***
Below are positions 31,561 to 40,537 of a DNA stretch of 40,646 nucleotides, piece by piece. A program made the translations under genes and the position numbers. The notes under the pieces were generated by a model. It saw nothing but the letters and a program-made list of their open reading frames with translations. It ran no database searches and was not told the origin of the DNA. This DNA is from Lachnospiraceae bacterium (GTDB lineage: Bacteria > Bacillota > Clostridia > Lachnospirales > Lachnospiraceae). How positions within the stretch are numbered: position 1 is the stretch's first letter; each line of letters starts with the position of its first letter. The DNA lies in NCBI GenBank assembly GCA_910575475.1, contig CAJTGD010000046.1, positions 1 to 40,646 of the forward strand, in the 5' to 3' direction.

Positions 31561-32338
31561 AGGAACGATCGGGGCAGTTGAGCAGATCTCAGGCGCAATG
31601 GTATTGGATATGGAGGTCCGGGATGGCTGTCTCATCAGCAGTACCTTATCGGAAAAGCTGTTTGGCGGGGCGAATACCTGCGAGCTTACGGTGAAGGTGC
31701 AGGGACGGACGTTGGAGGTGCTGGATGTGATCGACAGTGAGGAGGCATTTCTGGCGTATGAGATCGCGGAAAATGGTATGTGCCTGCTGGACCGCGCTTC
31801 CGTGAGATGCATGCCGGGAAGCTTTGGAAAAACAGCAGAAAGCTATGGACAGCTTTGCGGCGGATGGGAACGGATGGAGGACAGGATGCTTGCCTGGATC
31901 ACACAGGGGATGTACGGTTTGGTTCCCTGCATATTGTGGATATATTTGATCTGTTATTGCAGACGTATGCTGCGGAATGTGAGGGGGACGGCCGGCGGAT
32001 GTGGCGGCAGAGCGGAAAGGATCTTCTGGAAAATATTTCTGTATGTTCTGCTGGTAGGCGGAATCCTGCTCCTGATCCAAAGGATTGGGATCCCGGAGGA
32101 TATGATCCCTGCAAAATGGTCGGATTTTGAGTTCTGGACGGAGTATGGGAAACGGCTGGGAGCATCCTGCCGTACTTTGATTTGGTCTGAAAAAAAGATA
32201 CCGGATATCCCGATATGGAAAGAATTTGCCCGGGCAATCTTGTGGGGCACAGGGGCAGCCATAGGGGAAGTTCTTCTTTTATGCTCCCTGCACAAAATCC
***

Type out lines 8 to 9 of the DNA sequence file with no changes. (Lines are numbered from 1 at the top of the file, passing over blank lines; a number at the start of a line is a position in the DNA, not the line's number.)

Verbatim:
32001 GTGGCGGCAGAGCGGAAAGGATCTTCTGGAAAATATTTCTGTATGTTCTGCTGGTAGGCGGAATCCTGCTCCTGATCCAAAGGATTGGGATCCCGGAGGA
32101 TATGATCCCTGCAAAATGGTCGGATTTTGAGTTCTGGACGGAGTATGGGAAACGGCTGGGAGCATCCTGCCGTACTTTGATTTGGTCTGAAAAAAAGATA